Please use this identifier to cite or link to this item: http://hdl.handle.net/2381/32058
Title: The impact of individual versus group rewards on work group performance and cooperation: A computational social science approach
Authors: Ladley, Daniel
Wilkinson, I.
Young, L.
First Published: 10-Mar-2015
Publisher: Elsevier
Citation: Journal of Business Research (2015)
Abstract: Purpose To examine the effect of individual versus group evaluation and reward systems on work group behavior and performance under different task conditions. Methodology Uses computational social methods using Agent Based Models to simulate work group interactions as different forms of iterated games. Findings Group based systems outperform individual based and mixed systems, producing more cooperative behavior, the best performing groups and individuals in most types of interaction games. A new role emerges, the self-sacrificer, who plays a critical role in enabling other group members and the group, to perform better at their own expense. Research Implications Suggest opportunities for model development and guidelines for designing real world experiments. Practical Implications Helps firms engineer better performing work groups as well as the design of other business systems. Social Implications Identifies mechanisms by which cooperation can be developed in social systems. Originality/Value Demonstrates the role and value of computational social science methods and agent based models to business research.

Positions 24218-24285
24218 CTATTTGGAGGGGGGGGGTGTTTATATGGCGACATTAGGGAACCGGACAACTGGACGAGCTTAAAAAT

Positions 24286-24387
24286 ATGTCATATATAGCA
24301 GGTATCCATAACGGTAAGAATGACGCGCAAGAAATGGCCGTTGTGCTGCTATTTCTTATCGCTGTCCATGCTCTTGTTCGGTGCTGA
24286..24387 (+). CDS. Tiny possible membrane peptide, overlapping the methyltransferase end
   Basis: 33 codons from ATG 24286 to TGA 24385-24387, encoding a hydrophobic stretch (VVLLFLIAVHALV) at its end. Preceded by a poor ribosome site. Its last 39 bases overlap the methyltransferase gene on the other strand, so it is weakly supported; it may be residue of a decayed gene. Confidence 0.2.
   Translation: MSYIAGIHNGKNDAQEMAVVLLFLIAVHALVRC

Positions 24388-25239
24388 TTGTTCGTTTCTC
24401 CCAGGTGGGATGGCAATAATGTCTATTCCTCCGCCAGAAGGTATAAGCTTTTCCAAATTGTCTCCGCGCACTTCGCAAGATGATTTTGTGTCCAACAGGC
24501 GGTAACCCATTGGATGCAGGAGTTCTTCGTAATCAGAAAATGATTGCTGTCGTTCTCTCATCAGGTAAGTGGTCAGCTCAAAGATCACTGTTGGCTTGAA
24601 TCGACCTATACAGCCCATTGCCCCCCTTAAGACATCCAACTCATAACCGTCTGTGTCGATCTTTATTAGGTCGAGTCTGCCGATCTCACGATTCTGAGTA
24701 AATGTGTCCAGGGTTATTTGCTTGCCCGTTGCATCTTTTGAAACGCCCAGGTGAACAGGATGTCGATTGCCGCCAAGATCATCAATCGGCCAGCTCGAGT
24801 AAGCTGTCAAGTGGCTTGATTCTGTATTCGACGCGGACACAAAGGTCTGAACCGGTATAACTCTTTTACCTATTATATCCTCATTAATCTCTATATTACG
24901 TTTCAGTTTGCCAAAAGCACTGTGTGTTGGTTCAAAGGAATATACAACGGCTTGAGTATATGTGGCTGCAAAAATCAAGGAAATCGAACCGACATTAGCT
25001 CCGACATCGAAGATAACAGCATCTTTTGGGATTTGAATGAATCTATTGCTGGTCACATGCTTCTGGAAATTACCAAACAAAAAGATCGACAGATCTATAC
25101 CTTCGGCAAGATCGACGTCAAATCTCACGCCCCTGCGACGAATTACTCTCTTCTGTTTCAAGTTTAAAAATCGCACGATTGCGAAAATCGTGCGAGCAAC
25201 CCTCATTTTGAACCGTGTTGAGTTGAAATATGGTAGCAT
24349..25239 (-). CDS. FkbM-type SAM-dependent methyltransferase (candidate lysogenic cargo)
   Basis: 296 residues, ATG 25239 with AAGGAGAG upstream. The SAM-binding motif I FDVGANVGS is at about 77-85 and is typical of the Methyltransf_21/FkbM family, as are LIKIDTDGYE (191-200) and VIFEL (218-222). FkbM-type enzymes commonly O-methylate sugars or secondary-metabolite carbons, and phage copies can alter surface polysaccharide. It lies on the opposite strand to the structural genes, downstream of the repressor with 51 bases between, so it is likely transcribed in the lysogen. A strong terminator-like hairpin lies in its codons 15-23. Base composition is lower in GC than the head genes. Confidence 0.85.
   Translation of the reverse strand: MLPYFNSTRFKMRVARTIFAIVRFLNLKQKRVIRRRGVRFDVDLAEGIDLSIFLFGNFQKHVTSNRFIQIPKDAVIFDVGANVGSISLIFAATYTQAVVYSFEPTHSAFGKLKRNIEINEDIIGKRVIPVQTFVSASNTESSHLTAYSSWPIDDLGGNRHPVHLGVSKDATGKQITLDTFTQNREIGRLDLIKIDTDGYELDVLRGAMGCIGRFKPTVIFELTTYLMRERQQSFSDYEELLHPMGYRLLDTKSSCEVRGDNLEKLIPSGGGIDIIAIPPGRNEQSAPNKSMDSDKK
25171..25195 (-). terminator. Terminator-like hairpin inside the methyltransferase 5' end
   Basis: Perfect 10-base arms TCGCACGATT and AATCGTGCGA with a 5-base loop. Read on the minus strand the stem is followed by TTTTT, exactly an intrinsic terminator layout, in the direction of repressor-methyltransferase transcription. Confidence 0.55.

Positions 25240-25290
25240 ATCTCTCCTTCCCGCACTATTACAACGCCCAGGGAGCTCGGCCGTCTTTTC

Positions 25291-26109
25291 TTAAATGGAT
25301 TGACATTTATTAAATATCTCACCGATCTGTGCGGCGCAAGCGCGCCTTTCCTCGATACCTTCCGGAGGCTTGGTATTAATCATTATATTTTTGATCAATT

DOI Link: 10.1016/j.jbusres.2015.02.020
ISSN: 0148-2963
Links: http://www.sciencedirect.com/science/article/pii/S0148296315001022
http://hdl.handle.net/2381/32058
Version: Publisher Version
Status: Peer-reviewed
Type: Journal Article
Rights: Creative Commons Attribution-NonCommercial-NoDerivatives 4.0 International (CC BY-NC-ND 4.0)
Description: 35 pages, 2 tables, 2 figures under review
Appears in Collections:Published Articles, Dept. of Economics

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